As a healthcare employer, you are required to ensure you properly implement policies and procedures that are in accordance with the Nursing Practice Act (Bus. & Prof. Code, § 2700 et seq.). In particular, the NPA allows nurses to perform certain functions designated as the “practice of medicine” so long as they are prescribed pursuant to a hospital’s standardized procedures (Bus. & Prof. Code, § 2725 subd. (c).).
The Board of Registered Nursing and the Medical Board of California provide guidelines that govern the content of such procedures, and hospitals must operate in accordance with these guidelines. The standardized procedures must contain specific elements and are required to be adopted by the organization prior to being implemented. If a hospital’s policies and procedures are not clearly defined and exercised as required, this can result in nurses engaging in the illegal practice of medicine.
This particular issue was addressed in Nosal-Tabor v. Sharp Chula Vista Medical Center1. In Nosal-Tabor, the California Court of Appeals overturned the trial court’s grant of summary judgment in favor of the defendant, Sharp Chula Vista Medical Center. The California Court of Appeals ruled that a jury could find in favor of the plaintiff nurse, Karen Nosal-Tabor, for wrongful termination and workplace retaliation. Read on to learn more about the case and how to protect your organized health care system from being sued.
Nosal-Tabor v. Sharp Chula Vista Medical Center Factual Overview
Karen Nosal-Tabor (“Nosal-Tabor”) was a registered nurse (RN) previously employed by Sharp Chula Vista Medical Center (“Sharp”). Nosal-Tabor worked in the cardiology department and performed “nurse-led” cardiac stress testing. A physician was not required to be physically present during this testing.
Nosal-Tabor refused to perform the cardiac testing on several occasions, believing that it constituted the unlawful practice of medicine, because Sharp had not adopted legally adequate standardized procedures for nurses to administer the tests. Sharp insisted that it did, in fact, implement such standardized procedures. Believing that Sharp’s procedures were inadequate, however, Nosal-Tabor continued to refuse to perform the nurse-led stress tests. Her employment was later terminated. Nosal-Tabor filed suit against Sharp for wrongful termination and improper workplace retaliation.
Trial Court Ruling
The trial court granted Sharp’s motion for summary judgment against Nosal-Tabor, concluding that she failed to present “credible evidence that the Standardized Procedures in place at the time of her termination were insufficient.”
California Court of Appeal Holding
Nosal-Tabor filed an appeal arguing that the trial court erred in granting Sharp’s motion for summary judgment. The Court of Appeal reversed the lower court’s decision, holding that the trial court erred in granting summary judgment for Sharp. The Court of Appeal analyzed the documents that Sharp stated were appropriate standardized procedures and concluded that Sharp’s documents failed to include several key elements required by the Board of Registered Nursing and Medical Board of California guidelines.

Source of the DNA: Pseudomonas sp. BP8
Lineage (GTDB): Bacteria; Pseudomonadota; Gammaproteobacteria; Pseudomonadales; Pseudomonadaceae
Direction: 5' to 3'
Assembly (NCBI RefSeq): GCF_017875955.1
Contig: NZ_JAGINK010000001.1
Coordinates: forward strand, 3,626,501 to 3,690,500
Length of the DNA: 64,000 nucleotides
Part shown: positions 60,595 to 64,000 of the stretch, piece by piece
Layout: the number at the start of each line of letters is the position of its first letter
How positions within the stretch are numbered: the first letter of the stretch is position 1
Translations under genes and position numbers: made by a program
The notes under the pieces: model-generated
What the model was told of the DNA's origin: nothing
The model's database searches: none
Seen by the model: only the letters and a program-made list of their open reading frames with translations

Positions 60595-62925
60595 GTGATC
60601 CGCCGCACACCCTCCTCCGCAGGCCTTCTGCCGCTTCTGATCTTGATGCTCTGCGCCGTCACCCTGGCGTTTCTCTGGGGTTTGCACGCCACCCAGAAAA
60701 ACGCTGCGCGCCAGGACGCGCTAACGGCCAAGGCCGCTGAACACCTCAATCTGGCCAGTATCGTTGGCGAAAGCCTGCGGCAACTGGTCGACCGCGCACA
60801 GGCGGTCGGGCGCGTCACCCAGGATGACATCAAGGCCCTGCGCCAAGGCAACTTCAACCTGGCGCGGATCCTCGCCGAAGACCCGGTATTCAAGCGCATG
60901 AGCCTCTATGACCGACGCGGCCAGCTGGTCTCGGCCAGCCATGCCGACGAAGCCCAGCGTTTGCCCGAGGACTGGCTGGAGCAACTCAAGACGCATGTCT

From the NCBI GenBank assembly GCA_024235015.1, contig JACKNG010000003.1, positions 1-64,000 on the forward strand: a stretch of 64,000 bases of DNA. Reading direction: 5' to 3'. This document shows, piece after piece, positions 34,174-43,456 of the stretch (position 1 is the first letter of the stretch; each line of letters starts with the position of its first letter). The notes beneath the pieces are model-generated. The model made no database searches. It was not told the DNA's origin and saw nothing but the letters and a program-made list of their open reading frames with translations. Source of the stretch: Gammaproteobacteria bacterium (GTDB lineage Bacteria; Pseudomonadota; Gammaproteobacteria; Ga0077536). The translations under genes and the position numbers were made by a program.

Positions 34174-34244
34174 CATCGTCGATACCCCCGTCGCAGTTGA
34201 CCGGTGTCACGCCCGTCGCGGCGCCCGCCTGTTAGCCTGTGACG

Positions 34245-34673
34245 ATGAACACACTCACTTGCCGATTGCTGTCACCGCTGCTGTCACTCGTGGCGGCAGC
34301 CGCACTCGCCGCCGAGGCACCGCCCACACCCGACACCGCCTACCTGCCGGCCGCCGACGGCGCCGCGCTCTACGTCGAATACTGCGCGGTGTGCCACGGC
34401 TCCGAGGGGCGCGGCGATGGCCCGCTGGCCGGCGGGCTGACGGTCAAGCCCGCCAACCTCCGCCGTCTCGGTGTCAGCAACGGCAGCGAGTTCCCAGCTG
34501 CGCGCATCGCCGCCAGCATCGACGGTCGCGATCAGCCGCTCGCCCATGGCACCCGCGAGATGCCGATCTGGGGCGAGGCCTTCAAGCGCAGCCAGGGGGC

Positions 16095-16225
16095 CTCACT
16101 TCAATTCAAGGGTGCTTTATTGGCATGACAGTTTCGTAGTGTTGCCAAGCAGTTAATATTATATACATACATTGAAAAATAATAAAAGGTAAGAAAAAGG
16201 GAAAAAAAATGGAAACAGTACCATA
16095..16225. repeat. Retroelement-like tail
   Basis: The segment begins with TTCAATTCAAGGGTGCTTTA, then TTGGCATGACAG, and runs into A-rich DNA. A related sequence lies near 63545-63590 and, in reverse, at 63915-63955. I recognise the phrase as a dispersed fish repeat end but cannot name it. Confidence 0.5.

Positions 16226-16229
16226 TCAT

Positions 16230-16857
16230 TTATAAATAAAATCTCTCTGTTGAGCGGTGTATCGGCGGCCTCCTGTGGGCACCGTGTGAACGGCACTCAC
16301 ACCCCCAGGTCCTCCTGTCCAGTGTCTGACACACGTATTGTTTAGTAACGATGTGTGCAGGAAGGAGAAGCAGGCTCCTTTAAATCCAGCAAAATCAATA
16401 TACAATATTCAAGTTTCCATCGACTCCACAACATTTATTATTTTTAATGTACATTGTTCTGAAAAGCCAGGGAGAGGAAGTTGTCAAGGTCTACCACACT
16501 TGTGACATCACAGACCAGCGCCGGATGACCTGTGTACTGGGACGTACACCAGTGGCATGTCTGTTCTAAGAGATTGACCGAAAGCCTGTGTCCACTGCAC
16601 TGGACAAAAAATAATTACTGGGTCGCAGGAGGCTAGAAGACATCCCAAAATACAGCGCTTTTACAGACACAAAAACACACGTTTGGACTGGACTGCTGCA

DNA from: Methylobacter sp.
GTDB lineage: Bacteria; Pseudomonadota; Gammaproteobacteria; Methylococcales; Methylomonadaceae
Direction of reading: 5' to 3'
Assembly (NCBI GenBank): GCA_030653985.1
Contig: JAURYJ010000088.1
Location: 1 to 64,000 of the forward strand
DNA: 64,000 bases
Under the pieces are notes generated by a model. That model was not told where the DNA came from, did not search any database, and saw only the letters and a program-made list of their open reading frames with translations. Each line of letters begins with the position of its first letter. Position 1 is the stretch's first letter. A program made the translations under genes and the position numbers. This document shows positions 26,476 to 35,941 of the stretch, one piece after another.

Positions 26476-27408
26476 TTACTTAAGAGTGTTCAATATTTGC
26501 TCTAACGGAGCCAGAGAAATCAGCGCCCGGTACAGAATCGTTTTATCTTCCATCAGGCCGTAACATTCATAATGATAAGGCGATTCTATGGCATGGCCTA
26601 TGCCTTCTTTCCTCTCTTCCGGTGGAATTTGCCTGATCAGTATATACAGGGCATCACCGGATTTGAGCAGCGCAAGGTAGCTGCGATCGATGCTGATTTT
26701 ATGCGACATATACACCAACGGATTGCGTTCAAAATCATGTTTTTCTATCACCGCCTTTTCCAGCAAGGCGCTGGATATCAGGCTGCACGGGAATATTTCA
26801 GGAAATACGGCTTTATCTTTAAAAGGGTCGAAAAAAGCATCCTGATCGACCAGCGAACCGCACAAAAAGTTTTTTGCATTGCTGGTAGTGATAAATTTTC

For example, the court found that Sharp’s procedures lacked a method for evaluating the competence of the registered nurses authorized to perform the cardiac stress tests. In addition, the procedures did not specify a method to maintain a written record of the nurses authorized to perform those tests. Furthermore, the procedures did not provide a method for periodic review. Sharp’s procedures failed to include more than a quarter of the elements required for standardized procedures.
Based on the evidence presented, the court held that a reasonable juror could find that Sharp wrongfully retaliated against Nosa-Tabor for refusing to perform the nurse-led tests, which were in violation of legal guidelines, and wrongfully terminated her employment.
Contact California Health Care Law Attorney
Medical entities are required to ensure their standardized procedures regarding nurse-led medicine is in accordance with Board guidelines. More standardized procedures may come under scrutiny in the future as nurses exercise roles reflecting the practice of medicine. Health care entities should review their standardized procedures on a regular basis to ensure compliance with Board guidelines. If a nurse files a complaint regarding the lack of procedures, it should be taken seriously and addressed as soon as possible.
1 2015 WL 4608224 (filed on August 3, 2015 and ordered published on August 27, 2015).
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